Creating a mobile app icon in less than 30 minutes
Humans are nostalgic by nature. A few months I started to get captivated by the simplicity and beauty of flat design, and I started experimenting with it. But now I think some things are better represented in a realistic way. Simplifying things to it’s minimum is a great option due to the nature of our current devices, which even though they’re fast, they’re not as fast to handle lots of data from different sources and in different sizes and shapes. Skeuomorphic design had its glorious days, and everyone who know a bit about design is assuming it dies. Well, nostalgically, I think we still need it, but that’s a matter of another article. That’s why in this guide I will create a skeuomorphic icon for a mobile app resembling the icon of the Mac Mini. It is a simple icon to create since its shape can be assembled within the confines of the iOS 7 app icon grid. Also, its sleek and clean design makes it look very nice. And for those flat design lovers there’s also something, so let’s begin.
The following is the grid we are going to use to know the dimensions of the icon. It is the official grid for iOS 7 and is coming really handy for our design. The good news is you don’t even have to create it because you can download the vector grid for free here.
Create a new document in Photoshop (I used a 600 x 400px document, but you can use one preferably of 512 x 512px). Locate the grid, and with the rounded rectangle tool, create a rectangle at the bottom of the grid with a radius of 80px. This is going to work as the front part of the Mac Mini.
Duplicate the rounded rectangle and locate it at the top of the grid. This shape is going to represent the top surface of the Mac Mini.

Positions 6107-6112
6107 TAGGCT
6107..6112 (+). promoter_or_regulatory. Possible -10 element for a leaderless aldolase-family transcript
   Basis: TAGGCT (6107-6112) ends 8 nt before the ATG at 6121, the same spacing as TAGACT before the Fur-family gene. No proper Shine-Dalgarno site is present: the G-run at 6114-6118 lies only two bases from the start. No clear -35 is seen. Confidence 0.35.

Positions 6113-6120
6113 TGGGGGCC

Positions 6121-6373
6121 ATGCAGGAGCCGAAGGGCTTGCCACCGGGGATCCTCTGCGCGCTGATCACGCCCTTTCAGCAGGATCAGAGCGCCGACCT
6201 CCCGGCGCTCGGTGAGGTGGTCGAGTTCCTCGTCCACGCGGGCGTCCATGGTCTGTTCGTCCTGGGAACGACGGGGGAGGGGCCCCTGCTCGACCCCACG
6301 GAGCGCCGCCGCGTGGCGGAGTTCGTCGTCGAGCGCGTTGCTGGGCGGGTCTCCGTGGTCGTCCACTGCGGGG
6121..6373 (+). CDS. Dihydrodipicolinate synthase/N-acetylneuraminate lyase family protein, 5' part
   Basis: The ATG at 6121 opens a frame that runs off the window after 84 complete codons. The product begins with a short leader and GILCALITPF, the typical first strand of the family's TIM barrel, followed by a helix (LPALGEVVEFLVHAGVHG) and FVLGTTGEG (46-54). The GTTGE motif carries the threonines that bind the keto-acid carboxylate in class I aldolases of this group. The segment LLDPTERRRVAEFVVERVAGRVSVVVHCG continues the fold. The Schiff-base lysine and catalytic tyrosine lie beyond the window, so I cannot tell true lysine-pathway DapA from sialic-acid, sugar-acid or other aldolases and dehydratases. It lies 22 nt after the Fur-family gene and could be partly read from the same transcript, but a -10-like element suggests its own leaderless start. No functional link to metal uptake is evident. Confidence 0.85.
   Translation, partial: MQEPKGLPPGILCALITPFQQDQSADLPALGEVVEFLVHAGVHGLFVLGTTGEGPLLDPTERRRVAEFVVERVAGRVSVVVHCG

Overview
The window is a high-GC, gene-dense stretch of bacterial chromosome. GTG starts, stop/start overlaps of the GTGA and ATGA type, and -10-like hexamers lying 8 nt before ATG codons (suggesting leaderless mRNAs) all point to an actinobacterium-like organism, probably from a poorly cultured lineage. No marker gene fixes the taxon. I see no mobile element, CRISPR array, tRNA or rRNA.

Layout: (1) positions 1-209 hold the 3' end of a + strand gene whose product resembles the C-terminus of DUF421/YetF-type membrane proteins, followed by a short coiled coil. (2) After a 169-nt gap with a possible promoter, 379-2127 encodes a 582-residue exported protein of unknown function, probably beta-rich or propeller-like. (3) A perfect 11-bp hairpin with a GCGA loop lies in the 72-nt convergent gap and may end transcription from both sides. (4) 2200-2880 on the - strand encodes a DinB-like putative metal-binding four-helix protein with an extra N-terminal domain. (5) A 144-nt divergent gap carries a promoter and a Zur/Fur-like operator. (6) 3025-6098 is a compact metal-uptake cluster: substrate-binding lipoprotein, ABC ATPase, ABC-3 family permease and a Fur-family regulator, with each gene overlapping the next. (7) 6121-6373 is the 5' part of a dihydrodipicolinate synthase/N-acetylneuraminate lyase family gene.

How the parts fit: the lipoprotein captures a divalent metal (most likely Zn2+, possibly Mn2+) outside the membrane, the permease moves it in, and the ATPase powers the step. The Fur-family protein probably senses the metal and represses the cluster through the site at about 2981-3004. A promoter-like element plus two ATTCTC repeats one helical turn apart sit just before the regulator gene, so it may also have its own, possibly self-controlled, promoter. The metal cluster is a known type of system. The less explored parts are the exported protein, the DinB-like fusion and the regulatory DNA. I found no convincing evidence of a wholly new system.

Add a linear gradient to the bottom rectangle with the properties you see here...
...and the shape you just created should look like this:
Now, apply a radial gradient to the top rectangle the way it's showing below
Overlapping these layers will result in a shape like this, which starts looking like the mac mini…
For this part, create a stroke for the top layer to constitute a subtle integration between both shapes. It also works to mark a more pronounced division between them. The stroke needs these properties:
It is actually a slight change that doesn’t look like a big deal, but it adds more realism to the design since it sharpens the edge. It will result in something like this:
After that, create a new squared rectangle and, covering both bottom and top shapes, apply a noisy pattern to resemble the chromed surface of the device.
Now it’s time to locate the Apple, but creating it would be impractical since there are a lot of people who have already done it and put it online. You can download the vector here for free and integrate it on the design. Be sure to use guides, so it is well centered.
However, the logo itself doesn’t work well. We need to add a radial gradient in order to make it a little 3d-like. For this, we do the following:
After that, you still need to apply a subtle inner shadow to create a division between the logo and the top chromed surface. Make it like this:
The resulting image would be a nice smoothly illuminated Apple logo. If you have followed the steps correctly, you must have something like this (keep in mind that the apple logo does not have a noise, so you need to put the logo layer at the top:
Now the only things left are two elements: the LED power indicator, so small that it’s barely noticeable, and the IR sensor, which is the black dot in the front which allows you to control the mac mini with a remote. Create both of them using the simple ellipse tool.
And that’s it! You’ve just created a skeuomorphic version of the Mac Mini to use as a template for a mobile app icon.
The idea with this kind of experiments is to be creative and imagine how to integrate different elements of real life into the container of the grid; skeuomorphic design gives us the possibility of adapting those shapes to make them part of icons apps. You can also create the flat version of it, which will look like this...
…and it can be done just by removing any effects, and by altering the colors, so it simulates the authentic design. It is all about preferences anyway; I personally think flat design is awesome, and it needs to be part of the world right now; it just helps users to have a faster experience than any other type of design. However, as devices get faster, we might experience a return to skeuomorphism, or at least some sort of mixture between flat and realistic (which might lead to the return of minimal user interfaces) but only time will tell.